COLUMBUS – Ohio Secretary of State Frank LaRose released a statement in response to the Ohio Senate’s introduction of Senate Bill 52, legislation recommended by Secretary of State LaRose that will improve Ohio’s cybersecurity posture. The following may be attributed to Secretary LaRose:
“I learned in the U.S. Army that our adversaries only need to be right once – while we need to be right each and every time. I refuse to take any chances with Ohio’s election security, so I’m recommending this legislation which will build out Ohio’s cyber-defense posture and make it a model for the nation – placing us in the best possible position to deter any threats to our election system, both foreign and domestic.
“I appreciate Senate President Obhof and Senator Gavarone making this a priority and look forward to working with the General Assembly to swiftly move this vitally important bill to the desk of Governor DeWine for his signature.”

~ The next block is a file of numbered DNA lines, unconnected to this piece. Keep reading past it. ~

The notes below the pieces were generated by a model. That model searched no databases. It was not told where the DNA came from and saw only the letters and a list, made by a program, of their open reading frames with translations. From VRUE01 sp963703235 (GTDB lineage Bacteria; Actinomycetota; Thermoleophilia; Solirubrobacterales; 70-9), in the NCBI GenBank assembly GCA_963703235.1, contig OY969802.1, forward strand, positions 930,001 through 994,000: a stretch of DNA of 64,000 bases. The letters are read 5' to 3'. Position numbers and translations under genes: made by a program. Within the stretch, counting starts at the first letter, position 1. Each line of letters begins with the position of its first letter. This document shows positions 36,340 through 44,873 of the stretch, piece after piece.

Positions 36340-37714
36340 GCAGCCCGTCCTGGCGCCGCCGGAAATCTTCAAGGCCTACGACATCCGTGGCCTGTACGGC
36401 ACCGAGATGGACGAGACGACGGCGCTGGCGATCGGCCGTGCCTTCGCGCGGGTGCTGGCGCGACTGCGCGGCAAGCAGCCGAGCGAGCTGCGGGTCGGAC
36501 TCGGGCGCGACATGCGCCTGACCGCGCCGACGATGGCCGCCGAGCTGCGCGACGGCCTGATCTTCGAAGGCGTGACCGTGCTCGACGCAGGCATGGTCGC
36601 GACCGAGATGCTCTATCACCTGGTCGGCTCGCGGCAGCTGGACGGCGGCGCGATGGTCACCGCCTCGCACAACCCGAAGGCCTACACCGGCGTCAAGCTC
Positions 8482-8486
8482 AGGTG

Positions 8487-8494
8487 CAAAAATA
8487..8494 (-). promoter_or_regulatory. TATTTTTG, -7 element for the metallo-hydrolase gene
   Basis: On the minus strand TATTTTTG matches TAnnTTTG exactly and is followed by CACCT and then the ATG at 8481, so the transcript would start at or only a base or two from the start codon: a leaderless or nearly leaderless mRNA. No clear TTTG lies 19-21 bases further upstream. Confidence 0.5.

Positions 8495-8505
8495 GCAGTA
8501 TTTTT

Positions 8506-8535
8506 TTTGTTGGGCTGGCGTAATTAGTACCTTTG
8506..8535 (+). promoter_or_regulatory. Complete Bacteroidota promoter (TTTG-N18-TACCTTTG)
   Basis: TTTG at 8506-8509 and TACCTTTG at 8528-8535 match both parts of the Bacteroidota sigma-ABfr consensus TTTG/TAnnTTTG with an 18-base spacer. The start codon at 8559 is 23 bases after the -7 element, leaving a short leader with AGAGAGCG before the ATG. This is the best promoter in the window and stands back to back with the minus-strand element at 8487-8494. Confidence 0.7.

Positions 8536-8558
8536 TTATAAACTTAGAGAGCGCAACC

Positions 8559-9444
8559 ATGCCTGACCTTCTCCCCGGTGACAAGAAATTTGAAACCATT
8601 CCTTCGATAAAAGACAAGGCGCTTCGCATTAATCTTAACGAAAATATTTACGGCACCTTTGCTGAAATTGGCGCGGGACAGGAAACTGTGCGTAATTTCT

ADDITIONAL BACKGROUND ON SB 52:
- Empowers the Secretary of State and Ohio National Guard to both better enhance resilience to cyber-attacks of our election systems and improve responsiveness if such an attack would occur.
- Incorporates a Chief Information Security Officer into the Secretary of State’s office to put a laser-focus on enriching technological election security efforts both in our office and in all 88 counties.
- Requires the Secretary of State to have a seat on the Ohio Homeland Security Advisory Council.
- Requires post-election audits by county Board of Elections to better ensure the accuracy of the results.
- In January of 2017, the U.S. Department of Homeland Security designated Election Infrastructure as part of the nation’s critical infrastructure.
- A similar bill was championed by then State Senator LaRose in the last General Assembly.